One of the most impressive features of the cathedral is the modern font which was designed by the sculptor William Pye and installed in 2008 when it was dedicated by the Archbishop of Canterbury as part of the celebration of the 750th anniversary of the cathedral’s consecration. The cruciform font is large enough to allow for full-immersion baptism and has spouts at each corner from which water pours constantly giving the idea of living waters. It gives the impression of a sort of baptismal infinity pool.
Being very interested in Tudor history, my daughter was delighted to find an elaborate effigy of Lady Catherine Grey, sister to the ill-fated Lady Jane Grey, and her husband Edward Seymour, Earl of Hertford (also the nephew of Jane Seymour, one of Henry VIII’s eight wives). Catherine was imprisoned in the Tower of London by Queen Elizabeth I who was enraged that Catherine had married a man of whom she did not approve and to whom she had not given her blessing to marry Catherine. Elizabeth was also suspicious that the marriage was part of a plot against her and Catherine was never freed. The Lieutenant of the Tower was apparently lenient and allowed Edward to visit his wife in the Tower and she consequently bore him two sons there, both of whom were declared illegitimate when the couple’s marriage was annulled. Catherine was moved from prison to prison to keep her away from her family and eventually died at Cockfield Hall, Suffolk at the age of just twenty-seven, probably from consumption but possibly her death was exacerbated by, or actually the result of, her refusal of food. This theory has been recently explored by Elizabeth Freemantle in her evocative The Girl in the Glass Tower in which Catherine’s story both overlays and is echoed by that of Lady Arbella Stuart, once considered a possible heir to Elizabeth’s throne but eventually sidelined in favour of James VI of Scotland.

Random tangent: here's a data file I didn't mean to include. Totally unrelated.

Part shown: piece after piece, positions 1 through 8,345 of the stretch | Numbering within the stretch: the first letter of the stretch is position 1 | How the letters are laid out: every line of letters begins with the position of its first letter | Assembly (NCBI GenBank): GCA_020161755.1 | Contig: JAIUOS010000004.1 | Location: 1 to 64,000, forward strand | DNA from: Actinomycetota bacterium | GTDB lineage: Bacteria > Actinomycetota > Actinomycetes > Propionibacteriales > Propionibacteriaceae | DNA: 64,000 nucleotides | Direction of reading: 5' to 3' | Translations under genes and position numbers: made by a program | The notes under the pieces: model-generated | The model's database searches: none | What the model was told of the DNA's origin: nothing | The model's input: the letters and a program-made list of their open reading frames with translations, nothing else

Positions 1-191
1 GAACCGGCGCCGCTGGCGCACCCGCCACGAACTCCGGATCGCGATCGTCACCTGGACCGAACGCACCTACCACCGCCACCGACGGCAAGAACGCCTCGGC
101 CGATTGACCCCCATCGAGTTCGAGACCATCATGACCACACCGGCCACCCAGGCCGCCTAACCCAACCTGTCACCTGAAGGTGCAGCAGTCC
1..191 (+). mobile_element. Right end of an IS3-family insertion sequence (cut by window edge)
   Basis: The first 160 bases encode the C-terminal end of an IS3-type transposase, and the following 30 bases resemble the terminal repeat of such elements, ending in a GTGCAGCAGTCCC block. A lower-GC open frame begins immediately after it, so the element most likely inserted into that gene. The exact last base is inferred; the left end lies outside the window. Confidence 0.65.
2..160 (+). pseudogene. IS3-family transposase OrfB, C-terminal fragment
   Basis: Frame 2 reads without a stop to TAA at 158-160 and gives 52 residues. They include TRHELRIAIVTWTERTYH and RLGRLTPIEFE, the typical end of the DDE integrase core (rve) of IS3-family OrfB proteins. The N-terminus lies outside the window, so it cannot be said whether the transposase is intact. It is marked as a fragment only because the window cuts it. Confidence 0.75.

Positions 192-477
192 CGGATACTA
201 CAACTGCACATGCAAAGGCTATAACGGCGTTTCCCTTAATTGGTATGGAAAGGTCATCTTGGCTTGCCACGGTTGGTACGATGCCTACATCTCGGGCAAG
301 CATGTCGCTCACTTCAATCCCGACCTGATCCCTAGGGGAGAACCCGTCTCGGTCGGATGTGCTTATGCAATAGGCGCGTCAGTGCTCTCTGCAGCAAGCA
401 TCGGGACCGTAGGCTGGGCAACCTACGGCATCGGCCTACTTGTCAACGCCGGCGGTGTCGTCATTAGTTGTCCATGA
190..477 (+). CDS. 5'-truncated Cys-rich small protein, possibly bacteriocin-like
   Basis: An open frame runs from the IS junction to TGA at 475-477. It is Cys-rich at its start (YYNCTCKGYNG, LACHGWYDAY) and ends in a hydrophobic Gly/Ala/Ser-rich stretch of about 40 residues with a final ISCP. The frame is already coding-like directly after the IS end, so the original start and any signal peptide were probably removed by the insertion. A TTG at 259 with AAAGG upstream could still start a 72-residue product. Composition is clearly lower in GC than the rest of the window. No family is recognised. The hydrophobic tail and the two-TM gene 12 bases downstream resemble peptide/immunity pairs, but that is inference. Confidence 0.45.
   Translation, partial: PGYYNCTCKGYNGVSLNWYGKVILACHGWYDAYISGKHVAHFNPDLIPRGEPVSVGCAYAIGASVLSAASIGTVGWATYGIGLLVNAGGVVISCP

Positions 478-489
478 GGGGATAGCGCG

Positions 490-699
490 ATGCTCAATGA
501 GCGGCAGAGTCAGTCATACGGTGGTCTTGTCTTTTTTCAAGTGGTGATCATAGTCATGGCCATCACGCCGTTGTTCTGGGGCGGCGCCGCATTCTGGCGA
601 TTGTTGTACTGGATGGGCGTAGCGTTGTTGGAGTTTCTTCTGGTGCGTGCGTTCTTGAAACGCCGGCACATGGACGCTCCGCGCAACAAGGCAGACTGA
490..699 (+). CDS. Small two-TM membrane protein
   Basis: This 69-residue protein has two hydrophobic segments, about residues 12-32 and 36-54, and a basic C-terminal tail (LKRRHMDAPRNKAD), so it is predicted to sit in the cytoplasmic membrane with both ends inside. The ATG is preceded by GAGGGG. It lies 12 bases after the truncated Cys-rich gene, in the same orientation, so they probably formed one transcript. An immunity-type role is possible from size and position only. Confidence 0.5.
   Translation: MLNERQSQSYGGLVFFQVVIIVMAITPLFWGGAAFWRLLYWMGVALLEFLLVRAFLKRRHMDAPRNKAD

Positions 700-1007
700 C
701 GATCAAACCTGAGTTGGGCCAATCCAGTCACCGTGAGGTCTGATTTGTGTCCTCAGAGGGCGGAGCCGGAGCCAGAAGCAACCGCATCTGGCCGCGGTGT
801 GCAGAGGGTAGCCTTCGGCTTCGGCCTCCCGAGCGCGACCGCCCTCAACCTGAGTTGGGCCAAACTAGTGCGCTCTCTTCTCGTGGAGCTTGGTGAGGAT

Salisbury Cathedral is also home to one of only four remaining copies of the original Magna Carta and this can be viewed in a covered kiosk amidst a wider exhibition giving a full transcription of the text and providing context, background information and exploring the legacy of the Magna Carta. There are also some hands-on items that help visitors understand how the text was produced in 1215. Unfortunately, we had no idea that the Magna Carta Chapter House closed at 4pm and so we didn’t leave enough time to fully explore the exhibition. We did see the actual text and start to look at the computer programme that gave its history through images before we were warned the room would be locked imminently. Still, it was amazing to have seen such an ancient and influential document.
Back outside, the Cathedral Close was full of people enjoying the sunshine. It is a lovely space to play, read, chat or just to sit and look up at the cathedral which was built in such grandeur and fine detail so very, very long ago. There is more to see in the Cathedral Close that we didn’t have time for including The Salisbury Museum; Arundells, the former home and riverside garden of the former Prime Minister Sir Edward Heath whose ashes are interred in the cathedral; and The Rifles Berkshire and Wiltshire Museum. The wider city of Salisbury has many other interesting places and shops and is well worth wandering around, especially on a sunny day… And, of course, for a truly historical outing you can drive a short distance to both Stonehenge and Old Sarum.